Mayor of Halifax apologized for the loss of Africville, the black community that stood for more than a century before it was erased to make room for a bridge in the 1960s
The former residents of a bulldozed black community and their descendants have received an official apology from the mayor of Halifax.
Peter Kelly apologized Wednesday for the loss of Africville, the black community that stood along the Bedford Basin for more than a century before it was razed to make room for a bridge in the 1960s.
"I'm here today on behalf of Halifax regional council to deliver a formal apology to all those whose lives have been altered by the loss of Africville in the 1960s," Kelly said at a ceremony held at the YMCA in north-end Halifax.
"We realize words cannot undo what has been done. But we are profoundly sorry and apologize to each and every one of you. The repercussions of what happened to Africville linger to this day. They haunt us in the form of lost opportunities for the young people who never were nurtured in the rich traditions, culture and heritage of Africville."
The apology was backed up a total of nearly $5 million from three levels of government for the black community — $3 million from the city, $1.5 million from the province and $250,000 from the federal government.
One hectare of land is also included in the agreement, along with a commitment to rebuild the Seaview United Baptist Church on the site. It will be used as an historical interpretative centre. Seaview Park will be renamed Africville, but it will still be owned by HRM.
And a special department at city hall will be created to deal with issues that affect African Nova Scotians.
The agreement was struck between the Halifax Regional Municipality and the Africville Genealogy Society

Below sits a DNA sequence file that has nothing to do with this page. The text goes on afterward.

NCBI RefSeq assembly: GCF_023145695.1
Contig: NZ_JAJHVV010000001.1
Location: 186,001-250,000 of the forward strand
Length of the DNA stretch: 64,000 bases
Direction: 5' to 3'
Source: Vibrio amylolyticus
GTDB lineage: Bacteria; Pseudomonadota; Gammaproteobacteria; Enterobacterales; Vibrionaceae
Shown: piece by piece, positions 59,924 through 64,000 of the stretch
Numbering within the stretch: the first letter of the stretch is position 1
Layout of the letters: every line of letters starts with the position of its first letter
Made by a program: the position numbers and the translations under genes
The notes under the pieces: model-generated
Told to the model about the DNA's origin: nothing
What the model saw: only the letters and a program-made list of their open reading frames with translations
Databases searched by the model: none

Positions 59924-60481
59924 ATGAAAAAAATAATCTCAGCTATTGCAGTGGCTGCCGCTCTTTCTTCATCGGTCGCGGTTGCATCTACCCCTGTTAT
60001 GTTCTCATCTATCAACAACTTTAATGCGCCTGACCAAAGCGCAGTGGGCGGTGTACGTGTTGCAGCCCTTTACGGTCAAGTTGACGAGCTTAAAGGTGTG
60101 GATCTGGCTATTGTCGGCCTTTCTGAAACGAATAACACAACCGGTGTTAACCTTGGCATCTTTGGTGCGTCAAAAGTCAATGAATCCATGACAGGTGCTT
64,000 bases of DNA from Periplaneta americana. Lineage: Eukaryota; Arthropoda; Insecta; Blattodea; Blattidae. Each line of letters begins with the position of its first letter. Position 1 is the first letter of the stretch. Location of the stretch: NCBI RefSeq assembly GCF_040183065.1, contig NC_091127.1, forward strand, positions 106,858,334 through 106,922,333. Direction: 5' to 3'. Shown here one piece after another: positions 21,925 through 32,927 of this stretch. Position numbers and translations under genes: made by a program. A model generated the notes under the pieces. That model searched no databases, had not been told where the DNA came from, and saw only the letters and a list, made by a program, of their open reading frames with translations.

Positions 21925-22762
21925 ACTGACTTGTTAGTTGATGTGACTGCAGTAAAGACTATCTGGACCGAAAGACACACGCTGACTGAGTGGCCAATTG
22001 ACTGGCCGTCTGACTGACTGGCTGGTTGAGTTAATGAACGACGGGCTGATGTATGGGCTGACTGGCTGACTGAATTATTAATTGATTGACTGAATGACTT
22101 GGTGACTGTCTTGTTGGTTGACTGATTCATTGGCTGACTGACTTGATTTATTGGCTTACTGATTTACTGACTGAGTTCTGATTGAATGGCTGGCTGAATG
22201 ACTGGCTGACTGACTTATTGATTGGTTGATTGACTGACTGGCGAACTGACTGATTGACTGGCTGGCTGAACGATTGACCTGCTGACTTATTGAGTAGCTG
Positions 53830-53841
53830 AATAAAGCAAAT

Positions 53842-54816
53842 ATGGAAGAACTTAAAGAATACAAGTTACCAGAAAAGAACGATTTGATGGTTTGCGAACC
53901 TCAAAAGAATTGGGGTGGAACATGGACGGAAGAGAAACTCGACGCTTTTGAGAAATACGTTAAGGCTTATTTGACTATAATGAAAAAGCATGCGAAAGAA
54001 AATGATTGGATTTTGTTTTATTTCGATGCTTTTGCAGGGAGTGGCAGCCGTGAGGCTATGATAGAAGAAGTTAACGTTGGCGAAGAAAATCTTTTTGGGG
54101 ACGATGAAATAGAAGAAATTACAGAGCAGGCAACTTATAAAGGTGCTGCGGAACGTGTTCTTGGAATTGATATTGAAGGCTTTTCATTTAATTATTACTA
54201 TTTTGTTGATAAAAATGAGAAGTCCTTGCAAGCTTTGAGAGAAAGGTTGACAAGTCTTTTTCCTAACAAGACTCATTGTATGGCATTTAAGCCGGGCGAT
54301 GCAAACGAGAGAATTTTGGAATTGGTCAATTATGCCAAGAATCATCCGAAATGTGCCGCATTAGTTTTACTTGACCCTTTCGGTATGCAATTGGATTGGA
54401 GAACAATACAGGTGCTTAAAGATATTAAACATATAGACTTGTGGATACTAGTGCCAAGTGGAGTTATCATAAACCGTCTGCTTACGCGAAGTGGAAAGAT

"Victory has been won"
Rev. Rhonda Britten, a leader in the African Nova Scotian community, welcomed the settlement and said it was time to put the past behind them.
"I know that there are some among us who are wounded, and some among us who bear those scars. But, in spite of all of that, the victory has been won," she said.
"We cannot continue to feed our children the bitter pills, we must give them the pills of love. We must plant in them the seeds of unity and victory. That is the only way."
There were cheers from most people in the crowd, while others shouted: "Not enough."
Britten's comments were directed in part at those members of the community who are unhappy with the deal. Some believe there should be individual compensation, while others argue that Africville should be rebuilt.
Africville was first settled in the 1830s when former American slaves and other black people moved to the area. The community was neglected by the former City of Halifax and became run-down over the years. In the 1960s, the city evicted the residents and bulldozed their homes in the name of urban renewal.
The land was used to build the approaches to the A. Murray MacKay Bridge, and the rest of it is now Seaview Park. It was declared a national historic site in 2002.